AN EDITORIAL, SORT OF
A dear friend suggested that I blog about how crazy-busy the month of May always is. I said to her,
“Sure, why not?”
Then I said, “Hey, why don’t you write something about May madness and I’ll post it as a guest editorial. She responded with,
“You probably couldn’t post it.”
SO HERE I GO
Here are some things that happen in May
- End of school band performances
- End of school choir performances
- End of school banquets
- End of school field trips
- End of school formal dances
- End of school tests and final exams
- End of school sports/athletic awards
- End of school academic awards
- End of school rowdiness, pranks, and wild behavior
- End of school mental diminishment: students & teachers
- End of school cabin fever
- End of school commencements
- End of school: the last day of classes
- Spring time youth sports
- Strange events of all kinds
- Getting ready to move/relocate
- Job transfers
- Family gatherings for graduations
- Getting ready for summer
- Planning vacations
Is it odd that I don’t feel the stress and madness? My youngest walked the stage for her Masters 18 months ago. Actually, May is a fun month for me. Here are some reasons why:
- It’s my birthday month
- It’s the month I get ready to go fly fishing in Colorado
- I get to slack off since everyone is busy with end of school stuff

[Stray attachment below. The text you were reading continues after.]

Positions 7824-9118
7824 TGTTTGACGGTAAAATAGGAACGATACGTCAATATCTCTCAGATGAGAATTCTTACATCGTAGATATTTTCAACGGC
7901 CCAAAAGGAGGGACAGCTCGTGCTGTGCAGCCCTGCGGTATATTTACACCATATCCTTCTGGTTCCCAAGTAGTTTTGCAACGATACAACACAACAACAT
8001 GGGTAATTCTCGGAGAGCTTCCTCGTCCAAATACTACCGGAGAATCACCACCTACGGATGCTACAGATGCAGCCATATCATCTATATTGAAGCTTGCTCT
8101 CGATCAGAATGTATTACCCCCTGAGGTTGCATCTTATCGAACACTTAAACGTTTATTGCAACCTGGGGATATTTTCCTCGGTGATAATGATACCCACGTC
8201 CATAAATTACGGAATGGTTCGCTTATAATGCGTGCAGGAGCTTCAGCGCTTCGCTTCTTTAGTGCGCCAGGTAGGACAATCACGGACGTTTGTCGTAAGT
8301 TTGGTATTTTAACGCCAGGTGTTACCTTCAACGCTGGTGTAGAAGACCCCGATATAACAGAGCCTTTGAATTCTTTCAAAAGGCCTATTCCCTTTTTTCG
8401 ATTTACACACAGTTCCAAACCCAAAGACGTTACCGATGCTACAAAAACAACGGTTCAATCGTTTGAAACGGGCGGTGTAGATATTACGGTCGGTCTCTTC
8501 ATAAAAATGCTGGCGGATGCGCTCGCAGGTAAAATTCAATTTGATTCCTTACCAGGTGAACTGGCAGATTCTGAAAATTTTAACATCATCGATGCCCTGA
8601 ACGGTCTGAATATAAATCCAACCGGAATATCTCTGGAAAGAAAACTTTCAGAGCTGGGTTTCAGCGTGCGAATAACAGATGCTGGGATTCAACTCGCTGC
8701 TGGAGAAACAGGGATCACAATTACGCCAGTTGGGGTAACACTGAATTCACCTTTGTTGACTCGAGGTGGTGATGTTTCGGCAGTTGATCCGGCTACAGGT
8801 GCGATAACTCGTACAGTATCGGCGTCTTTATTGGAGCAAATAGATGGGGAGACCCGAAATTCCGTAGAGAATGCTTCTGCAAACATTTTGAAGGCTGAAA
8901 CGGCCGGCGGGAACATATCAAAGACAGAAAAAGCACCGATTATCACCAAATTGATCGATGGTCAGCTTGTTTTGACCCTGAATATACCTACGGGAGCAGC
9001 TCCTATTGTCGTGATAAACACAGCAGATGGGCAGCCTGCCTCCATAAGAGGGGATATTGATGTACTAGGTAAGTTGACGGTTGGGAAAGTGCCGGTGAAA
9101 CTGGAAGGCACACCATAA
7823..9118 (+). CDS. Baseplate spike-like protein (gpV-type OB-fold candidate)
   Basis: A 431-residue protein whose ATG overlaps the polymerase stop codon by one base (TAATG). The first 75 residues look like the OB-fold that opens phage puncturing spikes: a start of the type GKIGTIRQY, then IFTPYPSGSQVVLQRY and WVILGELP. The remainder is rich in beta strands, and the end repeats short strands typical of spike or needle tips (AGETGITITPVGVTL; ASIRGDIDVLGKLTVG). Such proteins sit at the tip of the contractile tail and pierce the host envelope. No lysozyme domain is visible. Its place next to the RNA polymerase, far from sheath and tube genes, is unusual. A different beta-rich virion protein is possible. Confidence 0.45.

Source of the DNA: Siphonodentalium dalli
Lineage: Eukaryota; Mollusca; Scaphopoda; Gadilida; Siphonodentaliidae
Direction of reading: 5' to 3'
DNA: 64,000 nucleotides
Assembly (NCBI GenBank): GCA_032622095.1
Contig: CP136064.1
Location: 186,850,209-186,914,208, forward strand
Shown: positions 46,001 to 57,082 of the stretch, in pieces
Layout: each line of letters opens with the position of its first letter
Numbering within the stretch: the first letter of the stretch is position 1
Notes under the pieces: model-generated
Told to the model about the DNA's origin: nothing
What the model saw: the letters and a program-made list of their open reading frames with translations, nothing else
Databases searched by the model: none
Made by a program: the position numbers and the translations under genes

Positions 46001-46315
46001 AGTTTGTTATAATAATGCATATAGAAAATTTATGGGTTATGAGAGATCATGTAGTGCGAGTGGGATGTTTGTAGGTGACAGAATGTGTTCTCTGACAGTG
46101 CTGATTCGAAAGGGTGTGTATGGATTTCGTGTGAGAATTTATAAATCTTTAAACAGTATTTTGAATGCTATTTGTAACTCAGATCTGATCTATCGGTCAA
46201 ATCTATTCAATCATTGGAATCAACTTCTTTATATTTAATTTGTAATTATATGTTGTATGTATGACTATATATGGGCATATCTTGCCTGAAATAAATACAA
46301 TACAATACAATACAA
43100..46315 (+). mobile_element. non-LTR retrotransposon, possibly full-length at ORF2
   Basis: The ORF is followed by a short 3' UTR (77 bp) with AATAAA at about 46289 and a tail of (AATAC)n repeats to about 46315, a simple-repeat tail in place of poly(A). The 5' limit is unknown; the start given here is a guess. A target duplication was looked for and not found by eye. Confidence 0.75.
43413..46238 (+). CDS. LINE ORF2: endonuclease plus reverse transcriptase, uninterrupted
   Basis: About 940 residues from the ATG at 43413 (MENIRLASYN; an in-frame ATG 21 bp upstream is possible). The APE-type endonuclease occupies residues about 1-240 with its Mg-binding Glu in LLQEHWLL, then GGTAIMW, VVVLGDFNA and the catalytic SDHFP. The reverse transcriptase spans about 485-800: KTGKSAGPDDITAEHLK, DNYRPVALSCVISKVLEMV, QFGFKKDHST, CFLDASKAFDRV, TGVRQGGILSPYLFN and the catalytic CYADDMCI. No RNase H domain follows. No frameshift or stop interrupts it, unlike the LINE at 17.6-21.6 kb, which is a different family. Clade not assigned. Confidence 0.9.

- (some would say I slack off during the other months too)
- NBA playoffs, baseball is heating up, college football is coming up
THE MAY MADNESS
It might be good to mention that my friend is a professional school teacher. She is excellent and I know that her students and families feel blessed to have her.
However, her manic pace and subsequent exhaustion are most likely exacerbated by the aforementioned madness.
For me, not so much.
CROSSING THE FINISH LINE
I like teachers. And at the risk of offending some, I’ll say that I especially like teachers who are inspired, passionate, and dedicated. Without examples, I’ll add that public school teachers/administrators have expectations and demands with social and political sensitivities that would choke an elephant. I do not envy them. But I do respect them.
So I doff my cap to you ladies and gentlemen. I hope you’ve had an excellent academic year. As you prepare to push across that finish line, I pray that your mentoring of young minds and hearts will bear much good and lasting fruit. Thank You!